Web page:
XMPP Adventure

Aug 18, 2011

I’ve been attempting to write my own XMPP server just to exercise protocol development and network programming skills. But when I actually needed one, I realized it doesn’t make sense to roll out my own. There are a lot of issues involved and the most important is time. I simply don’t have it.

Read about Ejabberd and how people have overcome the initial adaption barrier, Erlang. I concluded that learning a new language to be able to tweak the server will be more productive. And, it doesn’t have to be Erlang all the time. I can write server extensions (Components) using Python (Twisted), and C++ (Swiften).

So on to Ejabberd and Erlang!

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Using friends

May 15, 2008

I am not referring to the punk next door whom at 2 years old has too much to say but none can be understood; not even the links on your social network account whose friends are really just the ones I want to see; or the people I usually get drank with. No, this is not about them. C++ talks of access and scope that are available when something is a friend [Stroustrup, 1997].

Why am I using it?
There is a limited framework that I have come across where the only easy way to hide controls is to make them delete themselves, and to be able to reuse such controls, I have to create another. Reuse here is an inappropriate term but it is used because in the context I am referring, they are class members. An issue arises then when a member calls delete this; and the compiler does not guarantee to set that pointer to null. Compilers today would be more standards compliant but this particular port of GCC I am using is not.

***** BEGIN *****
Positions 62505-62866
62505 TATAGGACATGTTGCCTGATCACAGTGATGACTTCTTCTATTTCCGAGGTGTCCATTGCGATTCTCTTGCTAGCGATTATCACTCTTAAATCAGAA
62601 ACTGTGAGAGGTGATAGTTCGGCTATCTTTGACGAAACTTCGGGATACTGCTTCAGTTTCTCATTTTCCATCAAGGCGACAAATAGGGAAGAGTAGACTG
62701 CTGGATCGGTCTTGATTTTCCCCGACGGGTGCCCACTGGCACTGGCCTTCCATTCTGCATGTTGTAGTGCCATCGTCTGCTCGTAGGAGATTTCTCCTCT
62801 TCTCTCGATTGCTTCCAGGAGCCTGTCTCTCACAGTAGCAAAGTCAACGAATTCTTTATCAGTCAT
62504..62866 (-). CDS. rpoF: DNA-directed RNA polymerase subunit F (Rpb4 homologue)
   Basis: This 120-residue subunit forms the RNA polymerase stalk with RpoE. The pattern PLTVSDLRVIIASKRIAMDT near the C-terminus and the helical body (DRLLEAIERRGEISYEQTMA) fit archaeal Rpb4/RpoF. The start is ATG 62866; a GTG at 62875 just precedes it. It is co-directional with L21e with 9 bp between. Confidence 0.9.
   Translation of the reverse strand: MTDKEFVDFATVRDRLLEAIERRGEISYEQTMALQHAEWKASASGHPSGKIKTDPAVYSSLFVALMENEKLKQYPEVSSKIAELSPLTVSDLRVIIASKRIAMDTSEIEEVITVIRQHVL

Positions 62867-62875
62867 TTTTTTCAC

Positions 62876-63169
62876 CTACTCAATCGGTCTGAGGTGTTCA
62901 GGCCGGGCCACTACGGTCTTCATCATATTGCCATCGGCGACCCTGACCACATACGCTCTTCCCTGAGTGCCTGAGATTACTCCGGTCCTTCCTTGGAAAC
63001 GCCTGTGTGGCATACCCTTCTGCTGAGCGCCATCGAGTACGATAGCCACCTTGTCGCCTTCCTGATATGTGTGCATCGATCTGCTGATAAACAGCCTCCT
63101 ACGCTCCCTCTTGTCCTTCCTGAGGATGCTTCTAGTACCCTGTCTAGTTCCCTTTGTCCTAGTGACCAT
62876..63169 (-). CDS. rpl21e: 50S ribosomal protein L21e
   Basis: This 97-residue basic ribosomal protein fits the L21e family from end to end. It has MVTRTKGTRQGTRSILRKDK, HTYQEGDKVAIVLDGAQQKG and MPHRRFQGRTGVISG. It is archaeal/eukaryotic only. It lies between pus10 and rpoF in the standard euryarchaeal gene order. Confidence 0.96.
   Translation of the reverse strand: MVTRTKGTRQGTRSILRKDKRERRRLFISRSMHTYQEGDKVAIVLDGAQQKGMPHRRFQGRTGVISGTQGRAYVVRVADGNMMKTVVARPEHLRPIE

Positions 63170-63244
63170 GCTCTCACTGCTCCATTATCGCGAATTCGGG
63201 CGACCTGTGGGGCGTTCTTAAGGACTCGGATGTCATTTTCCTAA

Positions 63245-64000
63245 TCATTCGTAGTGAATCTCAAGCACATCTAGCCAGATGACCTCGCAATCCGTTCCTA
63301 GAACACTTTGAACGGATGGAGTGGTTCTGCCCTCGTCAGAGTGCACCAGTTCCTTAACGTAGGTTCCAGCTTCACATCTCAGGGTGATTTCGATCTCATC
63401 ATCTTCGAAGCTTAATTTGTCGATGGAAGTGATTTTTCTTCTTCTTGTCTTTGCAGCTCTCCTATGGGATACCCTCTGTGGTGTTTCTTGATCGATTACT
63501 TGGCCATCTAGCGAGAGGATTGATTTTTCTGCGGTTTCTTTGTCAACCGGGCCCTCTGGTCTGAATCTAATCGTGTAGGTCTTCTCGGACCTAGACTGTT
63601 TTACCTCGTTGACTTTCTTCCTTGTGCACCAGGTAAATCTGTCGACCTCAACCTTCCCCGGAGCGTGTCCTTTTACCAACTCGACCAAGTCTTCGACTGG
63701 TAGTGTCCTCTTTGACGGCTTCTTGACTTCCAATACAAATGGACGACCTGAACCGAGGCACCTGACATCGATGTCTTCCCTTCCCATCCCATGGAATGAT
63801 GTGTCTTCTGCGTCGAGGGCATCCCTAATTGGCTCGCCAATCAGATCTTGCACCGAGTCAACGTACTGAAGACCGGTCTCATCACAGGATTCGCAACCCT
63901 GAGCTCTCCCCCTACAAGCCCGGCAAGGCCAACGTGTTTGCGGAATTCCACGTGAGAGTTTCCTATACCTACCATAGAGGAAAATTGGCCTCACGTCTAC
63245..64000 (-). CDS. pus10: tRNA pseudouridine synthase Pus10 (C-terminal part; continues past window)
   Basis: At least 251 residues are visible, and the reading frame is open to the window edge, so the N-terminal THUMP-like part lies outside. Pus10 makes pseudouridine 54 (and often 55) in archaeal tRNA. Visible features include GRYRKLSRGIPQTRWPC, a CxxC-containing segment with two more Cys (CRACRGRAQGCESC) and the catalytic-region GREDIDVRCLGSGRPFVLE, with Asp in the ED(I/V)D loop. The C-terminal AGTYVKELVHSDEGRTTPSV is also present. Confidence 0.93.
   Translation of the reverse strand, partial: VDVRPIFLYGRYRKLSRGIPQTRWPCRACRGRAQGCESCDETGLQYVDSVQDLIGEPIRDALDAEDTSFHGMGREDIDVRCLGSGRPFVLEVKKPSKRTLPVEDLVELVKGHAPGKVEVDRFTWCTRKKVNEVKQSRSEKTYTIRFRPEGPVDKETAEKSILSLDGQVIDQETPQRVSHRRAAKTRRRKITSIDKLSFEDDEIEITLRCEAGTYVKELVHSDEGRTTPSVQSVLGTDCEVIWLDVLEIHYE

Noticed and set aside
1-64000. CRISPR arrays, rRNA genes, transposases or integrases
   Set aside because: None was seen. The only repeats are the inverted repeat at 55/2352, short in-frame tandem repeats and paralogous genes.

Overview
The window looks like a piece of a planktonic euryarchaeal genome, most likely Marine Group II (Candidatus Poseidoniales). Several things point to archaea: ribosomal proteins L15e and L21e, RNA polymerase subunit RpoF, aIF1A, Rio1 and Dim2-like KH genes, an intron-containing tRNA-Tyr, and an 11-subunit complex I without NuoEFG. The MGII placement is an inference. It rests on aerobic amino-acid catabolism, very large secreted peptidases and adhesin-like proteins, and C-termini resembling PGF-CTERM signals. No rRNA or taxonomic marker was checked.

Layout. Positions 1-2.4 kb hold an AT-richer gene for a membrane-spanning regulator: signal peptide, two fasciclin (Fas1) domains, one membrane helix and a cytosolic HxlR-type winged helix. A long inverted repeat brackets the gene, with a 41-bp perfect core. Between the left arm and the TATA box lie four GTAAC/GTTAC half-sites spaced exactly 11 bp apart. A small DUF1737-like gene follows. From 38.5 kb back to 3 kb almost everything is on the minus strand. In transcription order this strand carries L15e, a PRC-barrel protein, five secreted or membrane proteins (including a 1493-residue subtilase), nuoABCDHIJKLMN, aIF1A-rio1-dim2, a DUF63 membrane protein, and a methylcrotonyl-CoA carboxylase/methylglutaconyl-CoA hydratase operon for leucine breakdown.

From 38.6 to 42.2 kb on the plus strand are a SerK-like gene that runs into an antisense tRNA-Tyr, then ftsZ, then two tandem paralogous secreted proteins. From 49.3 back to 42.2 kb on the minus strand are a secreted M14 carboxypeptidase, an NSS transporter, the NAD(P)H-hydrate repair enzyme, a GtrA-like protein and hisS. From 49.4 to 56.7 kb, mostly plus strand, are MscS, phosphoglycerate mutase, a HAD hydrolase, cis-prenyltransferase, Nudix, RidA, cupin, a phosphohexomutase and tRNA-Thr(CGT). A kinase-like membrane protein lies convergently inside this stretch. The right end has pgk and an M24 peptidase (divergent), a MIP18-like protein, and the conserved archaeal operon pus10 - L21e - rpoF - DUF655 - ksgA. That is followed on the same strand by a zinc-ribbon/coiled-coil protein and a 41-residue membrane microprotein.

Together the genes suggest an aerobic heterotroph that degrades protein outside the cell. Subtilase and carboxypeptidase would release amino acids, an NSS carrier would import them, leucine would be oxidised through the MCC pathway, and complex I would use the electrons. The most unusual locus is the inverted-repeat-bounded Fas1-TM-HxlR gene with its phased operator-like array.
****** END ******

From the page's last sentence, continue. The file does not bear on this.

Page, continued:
When am I using it?
There is no way then for checking for P’s validity if it were a member of a class C and when P deletes itself.


class P{};
class C {
    P* p;
public:
    void m()
    {
        if (p) /* is undefined */
        {/*...*/}
    }
    //...
};

Usually, this situation warrants setting P to null after deleting it. However, if this should happen in one of P’s methods this = NULL; is semantically incorrect. Making C::p public is easier but it will be exposing data unnecessarily.

Here comes friend. Declaring P to be a friend will make C’s private parts accessible to P:


class C {
    friend class P;
    P* p;
public:
    void m();
    //...
};

Now I can do something like this:


class P {
    C* c;
public:
    void doSomething()
    {
        //...
        c->p = 0; // c->p is actually this
        delete this;
    }
};

Should you use it too?
Honestly, I don’t know if what I am doing is right. It works for me and as I have said previously there is no other easy way. Well, there might be… 😉

References:

[Stroustrup, 1997] Bjarne Stroustrup: The C++ Programming Language

My new friends say “Hello, World!”

May 3, 2008

Congratulations to Pepper for successfully delivering 3 healthy pups!

Matagtag na Republika

Aug 25, 2007

Isn’t it amazing that the Philippine Peso rose to 46.47 in exchange to a dollar? I was quick to defend this phenomenon that it gains for the Philippine currency a greater buying power in the world market. After having said that to a friend who is a dollar earner, I realized that hard-earned dollar loses on the other end. Take on the red pill from Action for Economic Reforms – Matagtag na Republika.

Hello compiled world!

Aug 23, 2007

Been on the LAMP universe for quite sometime, I lost track of the compiled goodies I used to work with. Regular expressions commonly supported by interpreted languages was the first I looked for. Guess where I started looking…yahoo dance. And there it is, Dr. Dobbs | Regular Expressions in C++.